Papal Nuncio Backs Moscow Gay Parade Ban

Back to Russia, where Papal Nuncio Antonio Mennini is backing the mayor of Moscow’s ban on a Gay Pride parade. Interfax-Religion reports:

I think it is a wise decision. Complying with all the arguments dictated by Christian faith against such public actions, I would like to point out what is essential and indisputable to any reasonable person: such a manifestation would certainly lead to an aggravated tension in Russian society and possibly even to violence, which is inadmissible in any case.

And there’s nothing worse than “tension” in society, so clearly it’s far better if the authorities simply enforce public conformity.

As is well known, the Vatican is very keen to improve relations with the Russian Orthodox Church, and it seems that homophobia is providing at least some common ground for the two churches. This is part of a wider interfaith trend: Russian Orthodox Patriarch Alexy recently ditched links with the Church of Sweden over gay rights and made common cause with Iranian Islamists to “counter attempts to impose secular values all over” (see my entry here). The ban on the parade has also been praised by acting mayor of Jerusalem Yigal Amedi (as I blogged here).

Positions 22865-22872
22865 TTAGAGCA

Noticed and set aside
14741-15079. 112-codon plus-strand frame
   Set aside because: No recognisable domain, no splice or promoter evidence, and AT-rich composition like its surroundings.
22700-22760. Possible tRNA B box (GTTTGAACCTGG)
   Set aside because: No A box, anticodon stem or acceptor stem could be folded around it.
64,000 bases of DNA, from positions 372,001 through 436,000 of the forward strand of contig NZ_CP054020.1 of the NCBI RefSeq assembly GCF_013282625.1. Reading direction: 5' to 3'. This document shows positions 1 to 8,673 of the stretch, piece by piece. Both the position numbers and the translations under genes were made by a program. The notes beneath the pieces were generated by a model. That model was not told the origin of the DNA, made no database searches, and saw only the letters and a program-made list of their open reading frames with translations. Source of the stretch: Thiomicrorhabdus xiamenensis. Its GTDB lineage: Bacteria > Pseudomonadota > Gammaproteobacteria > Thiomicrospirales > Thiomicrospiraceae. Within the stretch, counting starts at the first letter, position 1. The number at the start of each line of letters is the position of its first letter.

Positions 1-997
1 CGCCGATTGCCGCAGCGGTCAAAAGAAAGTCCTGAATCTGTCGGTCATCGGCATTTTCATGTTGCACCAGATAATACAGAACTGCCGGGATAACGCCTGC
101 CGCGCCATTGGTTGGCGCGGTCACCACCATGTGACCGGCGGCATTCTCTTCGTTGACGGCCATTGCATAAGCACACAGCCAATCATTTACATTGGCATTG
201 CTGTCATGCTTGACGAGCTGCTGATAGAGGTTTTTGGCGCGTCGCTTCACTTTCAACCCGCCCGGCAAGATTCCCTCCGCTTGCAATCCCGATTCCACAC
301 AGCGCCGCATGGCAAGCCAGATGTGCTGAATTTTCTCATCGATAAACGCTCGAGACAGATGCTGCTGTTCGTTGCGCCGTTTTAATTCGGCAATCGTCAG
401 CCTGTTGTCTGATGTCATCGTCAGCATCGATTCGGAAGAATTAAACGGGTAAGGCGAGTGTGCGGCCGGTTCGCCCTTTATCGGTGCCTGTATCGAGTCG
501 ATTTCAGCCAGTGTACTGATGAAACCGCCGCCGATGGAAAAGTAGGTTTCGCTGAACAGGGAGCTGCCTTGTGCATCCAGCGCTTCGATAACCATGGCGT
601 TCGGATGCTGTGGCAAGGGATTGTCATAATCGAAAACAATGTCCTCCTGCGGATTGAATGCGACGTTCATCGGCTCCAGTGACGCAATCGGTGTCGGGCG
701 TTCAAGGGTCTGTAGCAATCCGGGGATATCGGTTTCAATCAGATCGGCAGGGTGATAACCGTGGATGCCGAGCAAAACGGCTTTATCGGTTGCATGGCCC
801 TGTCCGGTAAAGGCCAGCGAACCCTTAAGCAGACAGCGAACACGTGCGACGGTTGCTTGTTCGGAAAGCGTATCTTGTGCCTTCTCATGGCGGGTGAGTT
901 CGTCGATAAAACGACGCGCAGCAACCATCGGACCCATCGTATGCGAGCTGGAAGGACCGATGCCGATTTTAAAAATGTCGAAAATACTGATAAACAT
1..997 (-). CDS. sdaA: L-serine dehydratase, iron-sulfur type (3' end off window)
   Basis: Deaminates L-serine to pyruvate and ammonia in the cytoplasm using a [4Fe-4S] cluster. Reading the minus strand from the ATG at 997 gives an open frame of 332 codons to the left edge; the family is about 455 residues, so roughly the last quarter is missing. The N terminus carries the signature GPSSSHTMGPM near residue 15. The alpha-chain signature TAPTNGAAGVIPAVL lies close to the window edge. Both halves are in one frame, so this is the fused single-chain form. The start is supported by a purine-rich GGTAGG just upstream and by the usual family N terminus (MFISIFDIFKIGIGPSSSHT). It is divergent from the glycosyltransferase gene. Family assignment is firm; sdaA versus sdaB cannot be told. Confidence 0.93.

Mennini also discounted US concerns about religious freedom in the country:

Unfortunately, I am not aware of any specific facts prompting the US Congress to make this kind of reproaches. Therefore, it is easier for me to base my answer on what I know not through hearsay. I am delighted to testify that the current Russian legislation provides for a real opportunity for the communities and structures of the Catholic Church in Russia to exist normally and to develop.

Why should Mennini care if Jehovah’s Witnesses, followers of ISKCON and other groups are being denied freedom of religion? The Catholic Church is doing OK, and that’s all that matters, it seems. As I blogged some time ago, the Jewish leadership in Russia has a similar policy of failing to criticise religious persecution; their caution may be understandable, but it has proved disastrous, with increased anti-Semitism resulting anyway. Mennini may find that his similar refusal to stand up for basic freedom of expression will make his position, and that of Russian Catholics, more comfortable in the short term; but the final consequences are likely to be grim.